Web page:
Harriet Beecher Stowe's second antislavery novel was written partly in response to the criticisms of "Uncle Tom's Cabin" (1852) by both white Southerners and black abolitionists. In "Dred" (1856), Stowe attempts to explore the issue of slavery from an African American perspective.
Through the compelling stories of Nina Gordon, the mistress of a slave plantation, and Dred, a black revolutionary, Stowe brings to life conflicting beliefs about race, the institution of slavery, and the possibilities of violent resistance. Probing the political and spiritual goals that fuel Dred's rebellion, Stowe creates a figure far different from the acquiescent Christian martyr Uncle Tom.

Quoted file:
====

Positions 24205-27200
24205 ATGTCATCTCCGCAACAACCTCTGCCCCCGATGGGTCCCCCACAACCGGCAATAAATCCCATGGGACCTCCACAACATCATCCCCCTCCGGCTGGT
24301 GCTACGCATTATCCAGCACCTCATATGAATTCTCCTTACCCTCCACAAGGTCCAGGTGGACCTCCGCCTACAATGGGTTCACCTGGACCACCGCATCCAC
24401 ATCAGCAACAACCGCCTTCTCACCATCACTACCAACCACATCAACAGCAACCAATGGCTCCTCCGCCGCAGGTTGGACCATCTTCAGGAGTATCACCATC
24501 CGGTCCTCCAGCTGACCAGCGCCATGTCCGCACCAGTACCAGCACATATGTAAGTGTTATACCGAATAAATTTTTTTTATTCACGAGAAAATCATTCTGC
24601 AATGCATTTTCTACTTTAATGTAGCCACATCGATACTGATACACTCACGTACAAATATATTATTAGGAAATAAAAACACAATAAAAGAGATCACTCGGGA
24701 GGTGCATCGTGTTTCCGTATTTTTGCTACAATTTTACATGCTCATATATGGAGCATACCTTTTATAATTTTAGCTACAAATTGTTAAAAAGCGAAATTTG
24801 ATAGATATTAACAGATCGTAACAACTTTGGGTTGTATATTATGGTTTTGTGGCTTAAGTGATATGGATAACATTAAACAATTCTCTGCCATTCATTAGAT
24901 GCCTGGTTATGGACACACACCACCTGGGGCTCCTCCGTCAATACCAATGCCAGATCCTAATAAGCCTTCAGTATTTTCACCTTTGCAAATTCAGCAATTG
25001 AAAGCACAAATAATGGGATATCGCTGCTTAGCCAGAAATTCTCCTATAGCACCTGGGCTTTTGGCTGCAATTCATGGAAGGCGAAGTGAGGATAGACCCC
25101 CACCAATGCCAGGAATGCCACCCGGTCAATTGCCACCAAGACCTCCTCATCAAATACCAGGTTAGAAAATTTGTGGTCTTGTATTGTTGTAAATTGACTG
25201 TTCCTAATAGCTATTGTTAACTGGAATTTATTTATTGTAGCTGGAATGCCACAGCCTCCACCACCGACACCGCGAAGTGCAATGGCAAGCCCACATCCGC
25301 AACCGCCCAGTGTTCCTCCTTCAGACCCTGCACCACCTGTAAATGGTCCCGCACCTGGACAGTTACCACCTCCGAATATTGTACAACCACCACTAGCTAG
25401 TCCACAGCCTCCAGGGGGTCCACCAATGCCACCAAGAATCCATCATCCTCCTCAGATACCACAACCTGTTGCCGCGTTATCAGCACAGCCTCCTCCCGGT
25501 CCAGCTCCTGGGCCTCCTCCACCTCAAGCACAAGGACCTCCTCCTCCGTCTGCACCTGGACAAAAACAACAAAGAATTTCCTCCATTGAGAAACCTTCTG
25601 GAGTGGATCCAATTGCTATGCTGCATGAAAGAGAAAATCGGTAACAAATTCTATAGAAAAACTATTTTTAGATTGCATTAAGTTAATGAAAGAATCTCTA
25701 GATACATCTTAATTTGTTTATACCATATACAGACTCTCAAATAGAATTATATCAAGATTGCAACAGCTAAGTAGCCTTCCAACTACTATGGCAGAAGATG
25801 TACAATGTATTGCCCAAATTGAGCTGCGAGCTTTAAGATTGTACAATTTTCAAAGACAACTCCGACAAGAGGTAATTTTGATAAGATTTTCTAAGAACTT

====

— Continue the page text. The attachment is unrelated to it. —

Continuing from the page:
In his introduction to the novel, Robert S. Levine outlines the contemporary antislavery debates in which Stowe had become deeply involved before and during her writing of "Dred." In addition to its significance in literary history, the novel remains relevant, Levine argues, to present discussions of cross-racial perspectives.